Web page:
Hendrik Willem Mesdag (1831-1915) is one of the Hague School’s most prominent artists. As an artist, Mesdag was a late bloomer. He started his career as a stockbroker, which is perhaps not so surprising considering that his father was a banker from Groningen. Hendrik Willem Mesdag was 35 years old when he finally decided to follow his heart and focus entirely on art. To pursue his passion, he moved to Brussels to follow a three-year art course. From the end of the 1860s onwards, he turned his attention to seascapes and beaches. At that time, he rented a room in Scheveningen with a beach view to study scenes in nature. In 1869, he moved permanently to The Hague to work as a painter.
Hendrik Willem Mesdag is regarded as one of the best seascape painters the Netherlands has ever had. One of his contemporaries said of his paintings: it is ‘as though we can feel the salty sea air penetrating our nostrils and lungs, we can feel the fresh breeze blowing through our hair, we can hear the waves rippling and raging.’
He painted hundreds of seascapes. He painted the sea in all seasons, at all times of the day and in all weathers, with or without a beach, with or without boats. He painted boats on the high seas, in the breakers, and as they were pulled onto the beach, as Scheveningen did not yet have a harbour at the time.
Mesdag painted all aspects of the fisherman’s life: shrimp fishers, shellfish fishermen, lifeboats, and most of all, fishing ships setting sail or coming home. The hustle and bustle on the beach was another of Mesdag’s favourite subjects. The fisherwomen in traditional Scheveningen attire carried out their jobs on the beach, they waited for the fresh fish to be unloaded and sorted, and horses pulled the carts.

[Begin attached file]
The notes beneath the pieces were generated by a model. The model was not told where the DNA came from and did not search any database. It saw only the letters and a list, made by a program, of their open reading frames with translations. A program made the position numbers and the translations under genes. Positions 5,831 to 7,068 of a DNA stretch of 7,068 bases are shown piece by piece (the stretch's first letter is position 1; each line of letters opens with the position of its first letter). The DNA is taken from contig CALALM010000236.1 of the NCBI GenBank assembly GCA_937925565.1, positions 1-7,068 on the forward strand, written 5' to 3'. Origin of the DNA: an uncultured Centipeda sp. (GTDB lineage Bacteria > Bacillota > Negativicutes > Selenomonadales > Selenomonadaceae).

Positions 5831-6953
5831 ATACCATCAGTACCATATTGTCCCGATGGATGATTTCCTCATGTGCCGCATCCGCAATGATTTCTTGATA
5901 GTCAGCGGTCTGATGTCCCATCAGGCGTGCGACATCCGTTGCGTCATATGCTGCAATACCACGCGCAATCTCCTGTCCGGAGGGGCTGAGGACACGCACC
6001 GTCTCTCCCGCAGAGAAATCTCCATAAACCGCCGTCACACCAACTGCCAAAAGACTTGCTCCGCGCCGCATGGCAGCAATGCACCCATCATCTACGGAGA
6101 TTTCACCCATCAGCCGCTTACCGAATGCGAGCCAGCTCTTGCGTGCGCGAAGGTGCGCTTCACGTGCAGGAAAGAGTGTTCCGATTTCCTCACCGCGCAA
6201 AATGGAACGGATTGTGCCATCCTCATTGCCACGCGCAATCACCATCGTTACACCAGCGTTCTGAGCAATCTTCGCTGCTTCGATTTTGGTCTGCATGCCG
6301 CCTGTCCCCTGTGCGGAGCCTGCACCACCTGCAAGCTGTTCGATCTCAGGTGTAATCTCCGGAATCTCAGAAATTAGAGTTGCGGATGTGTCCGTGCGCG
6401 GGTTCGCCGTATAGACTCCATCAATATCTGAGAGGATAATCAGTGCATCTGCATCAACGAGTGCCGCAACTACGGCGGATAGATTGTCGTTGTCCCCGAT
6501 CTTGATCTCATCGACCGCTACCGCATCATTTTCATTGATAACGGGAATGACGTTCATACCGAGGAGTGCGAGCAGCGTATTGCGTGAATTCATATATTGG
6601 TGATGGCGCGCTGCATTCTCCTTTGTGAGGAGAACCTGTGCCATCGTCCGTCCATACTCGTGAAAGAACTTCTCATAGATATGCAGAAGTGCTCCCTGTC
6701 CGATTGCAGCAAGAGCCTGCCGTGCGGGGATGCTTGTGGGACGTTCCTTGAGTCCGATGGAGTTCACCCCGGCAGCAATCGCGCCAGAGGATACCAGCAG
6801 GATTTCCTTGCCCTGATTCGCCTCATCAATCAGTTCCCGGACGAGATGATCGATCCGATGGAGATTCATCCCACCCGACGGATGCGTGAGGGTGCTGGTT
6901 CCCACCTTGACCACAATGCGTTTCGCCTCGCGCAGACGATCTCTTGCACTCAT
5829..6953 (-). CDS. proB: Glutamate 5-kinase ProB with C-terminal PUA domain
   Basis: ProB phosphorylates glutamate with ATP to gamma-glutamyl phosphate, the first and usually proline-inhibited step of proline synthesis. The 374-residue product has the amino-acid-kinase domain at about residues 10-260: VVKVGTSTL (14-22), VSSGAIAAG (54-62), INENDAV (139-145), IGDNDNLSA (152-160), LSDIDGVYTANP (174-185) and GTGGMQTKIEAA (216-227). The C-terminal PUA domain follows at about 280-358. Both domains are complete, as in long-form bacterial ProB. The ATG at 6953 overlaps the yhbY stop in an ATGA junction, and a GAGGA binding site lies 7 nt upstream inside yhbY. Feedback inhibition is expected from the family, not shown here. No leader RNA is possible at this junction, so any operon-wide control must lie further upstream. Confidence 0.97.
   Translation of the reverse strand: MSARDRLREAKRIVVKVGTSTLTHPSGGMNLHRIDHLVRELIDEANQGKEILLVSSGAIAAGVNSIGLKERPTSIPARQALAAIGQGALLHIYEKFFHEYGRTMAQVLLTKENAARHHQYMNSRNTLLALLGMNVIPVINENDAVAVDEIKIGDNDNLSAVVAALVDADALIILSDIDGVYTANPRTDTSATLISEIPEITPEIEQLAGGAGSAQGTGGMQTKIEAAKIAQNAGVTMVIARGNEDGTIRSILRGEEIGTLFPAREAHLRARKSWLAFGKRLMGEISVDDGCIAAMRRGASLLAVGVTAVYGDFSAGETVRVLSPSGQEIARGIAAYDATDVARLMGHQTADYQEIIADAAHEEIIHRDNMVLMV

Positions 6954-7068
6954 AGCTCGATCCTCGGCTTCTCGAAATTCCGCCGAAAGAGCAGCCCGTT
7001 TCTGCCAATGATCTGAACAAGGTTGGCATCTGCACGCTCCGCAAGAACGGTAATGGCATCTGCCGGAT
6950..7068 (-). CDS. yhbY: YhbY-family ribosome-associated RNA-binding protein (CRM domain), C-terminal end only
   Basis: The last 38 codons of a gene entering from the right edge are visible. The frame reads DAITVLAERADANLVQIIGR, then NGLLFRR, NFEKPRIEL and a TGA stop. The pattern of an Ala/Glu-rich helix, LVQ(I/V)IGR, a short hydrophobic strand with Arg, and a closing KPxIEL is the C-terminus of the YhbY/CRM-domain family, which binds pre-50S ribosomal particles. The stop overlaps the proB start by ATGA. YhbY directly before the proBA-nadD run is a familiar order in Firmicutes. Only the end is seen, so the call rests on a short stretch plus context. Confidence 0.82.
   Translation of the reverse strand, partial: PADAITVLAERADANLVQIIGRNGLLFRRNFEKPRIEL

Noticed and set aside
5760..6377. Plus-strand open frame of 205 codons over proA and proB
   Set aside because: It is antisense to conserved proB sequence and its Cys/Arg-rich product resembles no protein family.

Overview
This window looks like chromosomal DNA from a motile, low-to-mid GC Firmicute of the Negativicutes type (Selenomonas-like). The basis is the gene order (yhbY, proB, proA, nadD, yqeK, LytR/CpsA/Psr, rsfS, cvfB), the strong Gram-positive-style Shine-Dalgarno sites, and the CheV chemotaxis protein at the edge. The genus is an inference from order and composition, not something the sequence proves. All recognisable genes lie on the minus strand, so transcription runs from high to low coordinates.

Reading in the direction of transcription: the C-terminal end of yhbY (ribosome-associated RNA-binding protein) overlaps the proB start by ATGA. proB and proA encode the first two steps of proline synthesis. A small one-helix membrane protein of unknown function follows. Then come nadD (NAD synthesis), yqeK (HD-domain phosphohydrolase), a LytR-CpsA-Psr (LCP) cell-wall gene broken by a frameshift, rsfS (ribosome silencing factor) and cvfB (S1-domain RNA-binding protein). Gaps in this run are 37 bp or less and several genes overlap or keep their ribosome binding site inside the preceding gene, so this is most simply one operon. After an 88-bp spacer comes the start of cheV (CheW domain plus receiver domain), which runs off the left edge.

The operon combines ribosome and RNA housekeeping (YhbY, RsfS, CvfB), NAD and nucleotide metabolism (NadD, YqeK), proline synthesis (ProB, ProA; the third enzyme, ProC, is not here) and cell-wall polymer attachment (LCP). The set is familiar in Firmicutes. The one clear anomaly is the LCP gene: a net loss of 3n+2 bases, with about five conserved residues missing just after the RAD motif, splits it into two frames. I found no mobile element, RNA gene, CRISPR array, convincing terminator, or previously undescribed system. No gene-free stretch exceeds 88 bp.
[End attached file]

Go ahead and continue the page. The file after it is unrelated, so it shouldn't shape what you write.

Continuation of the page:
In 1870 he won a gold medal at the Salon de Paris for his seascape Breakers on the North Sea. In the decades that followed he was selected on multiple occasions to take part in this exhibition as well as the Venice Biennale.
And of course, we all know Hendrik Willem Mesdag from the famous Panorama Mesdag (1881), which is still open to the public today in The Hague. The Panorama, a historical monument for which Mesdag used trompe-l’oeil, is a panoramic view of the sea, the dunes, and the old fishing village with its burgeoning seaside resort. Measuring 120 by 14 metres, it is the largest painting in the Netherlands. His wife Sientje van Houten – the Groningen artist whom he married on 23 April 1856 – also contributed to the huge work of art, as did George Hendrik Breitner.
Mesdag was not only an accomplished artist, but also an avid collector of art. He had a penchant for paintings by the Barbizon school of painters. He donated more than two hundred works of art to the Dutch State.